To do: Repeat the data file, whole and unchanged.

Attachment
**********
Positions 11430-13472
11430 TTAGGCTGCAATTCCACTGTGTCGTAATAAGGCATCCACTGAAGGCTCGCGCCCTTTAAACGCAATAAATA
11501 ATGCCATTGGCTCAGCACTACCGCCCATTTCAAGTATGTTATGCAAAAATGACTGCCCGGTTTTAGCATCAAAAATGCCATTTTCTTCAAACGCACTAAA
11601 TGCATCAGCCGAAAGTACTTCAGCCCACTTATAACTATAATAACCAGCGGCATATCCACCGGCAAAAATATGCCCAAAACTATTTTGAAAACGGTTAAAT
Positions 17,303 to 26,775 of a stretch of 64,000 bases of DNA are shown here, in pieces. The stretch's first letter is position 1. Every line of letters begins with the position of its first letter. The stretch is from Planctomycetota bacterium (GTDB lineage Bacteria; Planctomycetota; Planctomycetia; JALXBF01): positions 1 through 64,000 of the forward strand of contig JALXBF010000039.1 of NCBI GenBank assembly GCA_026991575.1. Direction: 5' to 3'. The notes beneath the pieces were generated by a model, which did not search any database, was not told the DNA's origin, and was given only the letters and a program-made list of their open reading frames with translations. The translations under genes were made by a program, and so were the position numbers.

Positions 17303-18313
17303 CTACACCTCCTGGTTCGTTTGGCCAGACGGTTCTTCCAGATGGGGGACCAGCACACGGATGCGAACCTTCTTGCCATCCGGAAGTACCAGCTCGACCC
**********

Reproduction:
Positions 11430-13472
11430 TTAGGCTGCAATTCCACTGTGTCGTAATAAGGCATCCACTGAAGGCTCGCGCCCTTTAAACGCAATAAATA
11501 ATGCCATTGGCTCAGCACTACCGCCCATTTCAAGTATGTTATGCAAAAATGACTGCCCGGTTTTAGCATCAAAAATGCCATTTTCTTCAAACGCACTAAA
11601 TGCATCAGCCGAAAGTACTTCAGCCCACTTATAACTATAATAACCAGCGGCATATCCACCGGCAAAAATATGCCCAAAACTATTTTGAAAACGGTTAAAT
Positions 17,303 to 26,775 of a stretch of 64,000 bases of DNA are shown here, in pieces. The stretch's first letter is position 1. Every line of letters begins with the position of its first letter. The stretch is from Planctomycetota bacterium (GTDB lineage Bacteria; Planctomycetota; Planctomycetia; JALXBF01): positions 1 through 64,000 of the forward strand of contig JALXBF010000039.1 of NCBI GenBank assembly GCA_026991575.1. Direction: 5' to 3'. The notes beneath the pieces were generated by a model, which did not search any database, was not told the DNA's origin, and was given only the letters and a program-made list of their open reading frames with translations. The translations under genes were made by a program, and so were the position numbers.

Positions 17303-18313
17303 CTACACCTCCTGGTTCGTTTGGCCAGACGGTTCTTCCAGATGGGGGACCAGCACACGGATGCGAACCTTCTTGCCATCCGGAAGTACCAGCTCGACCC